The Monstrous Feminine: Film, Feminism, Psychoanalysis

This is a timely update of a seminal text which re-interprets key films of the horror genre, including Carrie, The Exorcist, The Brood and Psycho.

In the first edition, Creed draws on Julia Kristeva’s theory of abjection to challenge the popular view that women in horror are almost always victims, and argues that patriarchal ideology constructs women as monstrous in relation to her sexuality and reproductive body to justify her subjugation. Although a projection of male fears and paranoid fantasies, the monstrous-feminine is nonetheless a terrifying figure. Creed’s argument contests Freudian and Lacanian theories of sexual difference to offer a provocative rereading of classical and contemporary horror.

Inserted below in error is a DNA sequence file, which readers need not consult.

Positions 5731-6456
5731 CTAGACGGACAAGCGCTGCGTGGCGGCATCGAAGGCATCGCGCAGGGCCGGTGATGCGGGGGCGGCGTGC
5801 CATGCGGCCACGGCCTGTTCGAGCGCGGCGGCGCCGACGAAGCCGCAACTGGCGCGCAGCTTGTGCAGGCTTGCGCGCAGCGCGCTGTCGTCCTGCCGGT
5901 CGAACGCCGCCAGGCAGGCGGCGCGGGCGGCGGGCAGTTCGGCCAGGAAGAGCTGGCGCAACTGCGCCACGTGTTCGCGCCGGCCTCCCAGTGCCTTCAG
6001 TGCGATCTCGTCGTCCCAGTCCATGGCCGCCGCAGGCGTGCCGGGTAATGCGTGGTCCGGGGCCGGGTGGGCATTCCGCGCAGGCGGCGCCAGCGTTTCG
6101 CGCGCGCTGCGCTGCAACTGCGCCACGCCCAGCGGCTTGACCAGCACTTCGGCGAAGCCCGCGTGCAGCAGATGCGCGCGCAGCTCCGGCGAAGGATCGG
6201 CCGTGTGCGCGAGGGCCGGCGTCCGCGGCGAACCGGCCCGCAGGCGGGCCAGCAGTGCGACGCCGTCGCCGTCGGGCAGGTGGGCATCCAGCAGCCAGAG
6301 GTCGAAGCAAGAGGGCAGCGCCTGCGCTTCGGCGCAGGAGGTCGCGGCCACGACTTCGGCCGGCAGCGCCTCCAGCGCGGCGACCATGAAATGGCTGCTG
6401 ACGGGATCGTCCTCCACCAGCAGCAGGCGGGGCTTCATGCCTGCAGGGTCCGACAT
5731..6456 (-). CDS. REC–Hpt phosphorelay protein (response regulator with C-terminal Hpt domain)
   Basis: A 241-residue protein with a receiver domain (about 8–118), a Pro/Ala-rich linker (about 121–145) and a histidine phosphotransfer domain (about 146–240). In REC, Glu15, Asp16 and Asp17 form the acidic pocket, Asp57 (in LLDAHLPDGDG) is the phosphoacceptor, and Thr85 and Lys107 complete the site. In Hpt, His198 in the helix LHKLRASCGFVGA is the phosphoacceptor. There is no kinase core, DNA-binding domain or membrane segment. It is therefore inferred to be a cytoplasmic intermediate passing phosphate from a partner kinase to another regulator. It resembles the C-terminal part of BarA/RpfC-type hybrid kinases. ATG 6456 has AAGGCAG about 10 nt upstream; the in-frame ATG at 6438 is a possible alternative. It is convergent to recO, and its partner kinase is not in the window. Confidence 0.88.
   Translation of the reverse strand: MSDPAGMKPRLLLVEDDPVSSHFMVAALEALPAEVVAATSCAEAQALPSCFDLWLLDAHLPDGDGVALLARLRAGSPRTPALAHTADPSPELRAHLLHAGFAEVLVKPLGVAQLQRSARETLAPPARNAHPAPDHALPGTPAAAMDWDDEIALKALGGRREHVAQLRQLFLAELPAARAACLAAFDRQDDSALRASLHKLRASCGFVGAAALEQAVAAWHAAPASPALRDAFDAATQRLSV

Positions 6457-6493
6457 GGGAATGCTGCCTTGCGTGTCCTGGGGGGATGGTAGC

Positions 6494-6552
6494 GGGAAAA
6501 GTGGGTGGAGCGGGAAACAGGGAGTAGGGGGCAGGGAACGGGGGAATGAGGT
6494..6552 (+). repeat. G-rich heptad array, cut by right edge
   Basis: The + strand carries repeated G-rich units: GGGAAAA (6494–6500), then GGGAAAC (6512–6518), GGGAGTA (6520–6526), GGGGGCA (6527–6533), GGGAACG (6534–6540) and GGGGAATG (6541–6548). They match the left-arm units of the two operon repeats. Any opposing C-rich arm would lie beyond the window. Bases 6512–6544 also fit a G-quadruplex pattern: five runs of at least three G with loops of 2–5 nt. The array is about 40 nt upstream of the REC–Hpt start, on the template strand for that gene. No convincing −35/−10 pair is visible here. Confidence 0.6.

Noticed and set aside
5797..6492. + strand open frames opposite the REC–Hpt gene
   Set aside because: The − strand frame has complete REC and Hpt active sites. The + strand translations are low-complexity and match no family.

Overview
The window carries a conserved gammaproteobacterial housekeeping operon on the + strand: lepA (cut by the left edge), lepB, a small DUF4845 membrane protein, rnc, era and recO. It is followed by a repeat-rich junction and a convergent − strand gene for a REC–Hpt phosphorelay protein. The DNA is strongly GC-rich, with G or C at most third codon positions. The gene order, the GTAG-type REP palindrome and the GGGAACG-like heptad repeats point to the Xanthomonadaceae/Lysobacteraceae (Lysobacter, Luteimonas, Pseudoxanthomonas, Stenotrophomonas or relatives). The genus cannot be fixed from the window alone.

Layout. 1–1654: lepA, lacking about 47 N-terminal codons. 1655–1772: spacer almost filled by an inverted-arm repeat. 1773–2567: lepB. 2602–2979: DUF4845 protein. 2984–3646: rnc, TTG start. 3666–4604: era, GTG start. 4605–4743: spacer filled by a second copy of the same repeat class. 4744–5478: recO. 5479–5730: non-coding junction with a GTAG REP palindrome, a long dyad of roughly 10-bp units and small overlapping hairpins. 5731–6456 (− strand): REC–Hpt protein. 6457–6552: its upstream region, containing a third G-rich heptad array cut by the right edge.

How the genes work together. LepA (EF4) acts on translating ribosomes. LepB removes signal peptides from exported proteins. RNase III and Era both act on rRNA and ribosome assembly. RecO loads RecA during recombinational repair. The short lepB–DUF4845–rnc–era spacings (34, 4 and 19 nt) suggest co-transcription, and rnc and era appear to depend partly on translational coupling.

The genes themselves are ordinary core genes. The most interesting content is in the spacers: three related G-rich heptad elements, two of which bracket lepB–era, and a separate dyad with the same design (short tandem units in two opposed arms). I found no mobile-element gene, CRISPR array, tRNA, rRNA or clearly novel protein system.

This updated edition includes a new section examining contemporary feminist horror films in relation to nonhuman theory. Creed proposes a new concept of radical abjection to reinterpret the monstrous-feminine as a figure who embraces abjection by reclaiming her body and re-defining her otherness as nonhuman – while questioning patriarchy, anthropocentrism, misogyny and the meaning of the human. Films discussed include Ginger Snaps, Teeth, Atlantics, The Girl with All the Gifts, Border and Titane.

Barbara Creed’s classic remains as relevant as ever and this edition will be of interest to academics and students of feminist theory, nonhuman theory, critical animal studies, race, and queer theory.